Don't Deal With a Personal Injury On Your Own

Don't Deal With a Personal Injury On Your Own

Can I Be Forced To Sell Our Home In The Event Of A Divorce?

by Joan Bradley

The period of separation and divorce is a very difficult time for families, and it can be made harder when a dispute over the sale of the matrimonial home arises. There are times when one spouse may wish to keep the home, possibly for the children's sake, while the other spouse wishes to put the home up for sale. Can a spouse force you to sell the home you live in? In short, the answer is yes.

Equal Rights to the Property

For most couples, it is understood that each person has equal rights to the property they reside in. What might not be so clear is, this is also true even if only one spouse has their name on the title. You might believe that just because your name is on the deed and not your spouse, you have the right to hold on to the property in the event of a divorce; this isn't true.

Each partner still has equal rights to the property and the proceeds of the sale of the property, even if only one of you holds the title.

Exclusive Possession

If your spouse wants to sell your home and you are opposed to it, you should know they have the right to petition the courts for something called exclusive possession. This means that the spouse who wishes to place the house up for sale may appeal to the courts to retain sole possession of the house under the Family Law Act. The family law act lays out your legal rights in family law matters across Canada. The provinces may differ in their laws in some ways but mostly follow the same regulations.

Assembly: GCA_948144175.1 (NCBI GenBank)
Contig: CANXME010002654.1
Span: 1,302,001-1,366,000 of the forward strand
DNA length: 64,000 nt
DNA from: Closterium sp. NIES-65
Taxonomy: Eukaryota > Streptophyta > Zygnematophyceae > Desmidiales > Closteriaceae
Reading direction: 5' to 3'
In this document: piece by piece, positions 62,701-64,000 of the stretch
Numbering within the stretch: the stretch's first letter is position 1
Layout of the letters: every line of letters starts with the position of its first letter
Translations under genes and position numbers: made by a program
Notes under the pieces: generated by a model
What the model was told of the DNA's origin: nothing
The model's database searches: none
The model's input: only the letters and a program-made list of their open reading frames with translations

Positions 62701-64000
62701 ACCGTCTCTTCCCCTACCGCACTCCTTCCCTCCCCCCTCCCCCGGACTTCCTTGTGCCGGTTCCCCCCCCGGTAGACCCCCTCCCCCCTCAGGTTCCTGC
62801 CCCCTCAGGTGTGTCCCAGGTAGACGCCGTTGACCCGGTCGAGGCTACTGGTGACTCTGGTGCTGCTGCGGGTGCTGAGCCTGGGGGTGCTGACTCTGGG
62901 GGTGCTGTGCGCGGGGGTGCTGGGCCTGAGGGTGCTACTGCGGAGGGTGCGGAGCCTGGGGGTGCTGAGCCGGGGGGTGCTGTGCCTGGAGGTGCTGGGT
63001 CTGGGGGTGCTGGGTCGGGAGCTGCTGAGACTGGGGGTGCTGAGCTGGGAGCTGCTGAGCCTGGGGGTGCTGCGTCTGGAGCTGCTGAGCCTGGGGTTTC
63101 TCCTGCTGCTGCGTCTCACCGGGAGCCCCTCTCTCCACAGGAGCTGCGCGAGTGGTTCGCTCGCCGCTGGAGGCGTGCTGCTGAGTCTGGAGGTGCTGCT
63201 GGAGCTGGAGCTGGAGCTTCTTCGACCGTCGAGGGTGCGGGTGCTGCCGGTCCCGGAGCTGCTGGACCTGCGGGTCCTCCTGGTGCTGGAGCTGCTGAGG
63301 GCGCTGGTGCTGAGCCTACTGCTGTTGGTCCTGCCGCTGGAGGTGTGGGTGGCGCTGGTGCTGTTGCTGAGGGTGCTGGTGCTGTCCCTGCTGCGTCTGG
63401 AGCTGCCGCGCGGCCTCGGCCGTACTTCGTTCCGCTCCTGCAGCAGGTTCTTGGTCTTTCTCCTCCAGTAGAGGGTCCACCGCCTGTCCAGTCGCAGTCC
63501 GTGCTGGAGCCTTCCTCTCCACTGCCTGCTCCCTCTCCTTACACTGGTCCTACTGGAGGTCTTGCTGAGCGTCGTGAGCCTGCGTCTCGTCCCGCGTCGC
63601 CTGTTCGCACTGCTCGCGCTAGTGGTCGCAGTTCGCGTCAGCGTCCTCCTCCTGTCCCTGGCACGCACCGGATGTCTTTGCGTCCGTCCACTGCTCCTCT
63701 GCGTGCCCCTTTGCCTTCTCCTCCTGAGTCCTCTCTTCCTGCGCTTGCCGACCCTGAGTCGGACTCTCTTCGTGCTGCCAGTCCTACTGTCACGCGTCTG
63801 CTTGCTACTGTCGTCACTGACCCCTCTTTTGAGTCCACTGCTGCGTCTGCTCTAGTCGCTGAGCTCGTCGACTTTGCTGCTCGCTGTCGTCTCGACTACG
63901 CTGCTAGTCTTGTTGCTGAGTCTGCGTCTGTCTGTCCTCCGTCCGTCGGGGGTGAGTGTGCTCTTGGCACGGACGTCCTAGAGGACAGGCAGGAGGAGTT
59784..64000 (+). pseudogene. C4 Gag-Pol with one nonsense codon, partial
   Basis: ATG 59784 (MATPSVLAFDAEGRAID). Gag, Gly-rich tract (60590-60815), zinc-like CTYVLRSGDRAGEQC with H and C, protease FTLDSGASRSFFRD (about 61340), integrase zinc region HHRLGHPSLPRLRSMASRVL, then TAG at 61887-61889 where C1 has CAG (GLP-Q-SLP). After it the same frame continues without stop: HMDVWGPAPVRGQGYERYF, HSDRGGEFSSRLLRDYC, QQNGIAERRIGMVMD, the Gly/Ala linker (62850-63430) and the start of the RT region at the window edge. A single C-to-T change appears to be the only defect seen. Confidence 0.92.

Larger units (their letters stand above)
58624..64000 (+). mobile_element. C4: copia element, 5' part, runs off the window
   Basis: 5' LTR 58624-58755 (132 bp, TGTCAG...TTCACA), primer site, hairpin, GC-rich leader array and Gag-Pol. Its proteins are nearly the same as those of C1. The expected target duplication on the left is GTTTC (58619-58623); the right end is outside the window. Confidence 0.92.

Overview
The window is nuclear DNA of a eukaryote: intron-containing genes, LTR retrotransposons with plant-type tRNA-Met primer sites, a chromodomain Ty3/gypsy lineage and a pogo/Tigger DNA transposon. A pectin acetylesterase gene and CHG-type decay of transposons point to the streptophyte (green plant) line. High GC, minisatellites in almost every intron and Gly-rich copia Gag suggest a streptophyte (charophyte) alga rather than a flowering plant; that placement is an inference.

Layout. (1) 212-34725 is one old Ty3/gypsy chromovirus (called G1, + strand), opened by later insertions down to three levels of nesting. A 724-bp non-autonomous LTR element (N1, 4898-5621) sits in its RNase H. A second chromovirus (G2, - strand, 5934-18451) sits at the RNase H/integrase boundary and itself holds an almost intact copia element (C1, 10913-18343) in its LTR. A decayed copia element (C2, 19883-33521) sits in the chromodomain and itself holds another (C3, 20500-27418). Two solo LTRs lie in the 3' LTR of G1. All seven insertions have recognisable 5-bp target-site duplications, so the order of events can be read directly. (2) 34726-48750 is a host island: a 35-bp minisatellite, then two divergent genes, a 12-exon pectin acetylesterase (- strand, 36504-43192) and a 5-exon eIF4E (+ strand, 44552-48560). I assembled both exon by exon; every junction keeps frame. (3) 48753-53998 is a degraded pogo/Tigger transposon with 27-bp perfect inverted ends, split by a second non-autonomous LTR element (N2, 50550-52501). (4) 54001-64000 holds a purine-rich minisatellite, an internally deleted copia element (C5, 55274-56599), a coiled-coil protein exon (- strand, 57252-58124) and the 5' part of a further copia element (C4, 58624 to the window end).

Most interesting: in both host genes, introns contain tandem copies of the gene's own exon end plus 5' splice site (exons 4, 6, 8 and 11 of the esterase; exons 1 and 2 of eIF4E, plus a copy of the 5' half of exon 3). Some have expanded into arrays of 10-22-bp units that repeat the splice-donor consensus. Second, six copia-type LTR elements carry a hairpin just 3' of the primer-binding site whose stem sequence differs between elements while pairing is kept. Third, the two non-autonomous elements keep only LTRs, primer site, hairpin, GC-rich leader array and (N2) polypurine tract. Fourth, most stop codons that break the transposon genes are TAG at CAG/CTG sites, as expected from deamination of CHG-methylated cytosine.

This exclusive possession allows you to place your house up for sale without needing your spouse's written permission or signature on the listing page. It is possible to get an exclusive possession order even if you are not the one whose name is on the deed. An exclusive possession order will also dictate who will live in the home and have the possessions. This does not mean the other spouse doesn't still retain ownership of the house however. The spouse who lives in the home must comply with the court order, and allow the real estate agent to bring potential home buyers into the home for viewings.

Buy Out Your Spouse

A potential option you have is to buy out your spouse in order to retain the home. This could require refinancing of your mortgage and will only work if you can afford the buyout. You could use a co-signer who has good credit to sign onto your mortgage with you.

For more information, contact a local family lawyer, such as Tweyman Martin & Assoc.


About Me

Don't Deal With a Personal Injury On Your Own

You walk into your favorite grocery store and right away, you slip and fall only to sprain your ankle. You can't perform your job because it requires standing on your feet all day, which means that you can't make any money to support your family while your ankle heals. There was no warning that the floors were wet after being cleaned in the store – so what do you do? It's probably a good idea to think about filing a personal injury lawsuit. Of course, anyone with experience with a personal injury case will tell you just how important it is to work with an attorney throughout the process. I'd like to share insight I've learned through three personal injury cases that I myself have had to go through in the past. I think the information on this website can help people like you, who need some personal injury guidance.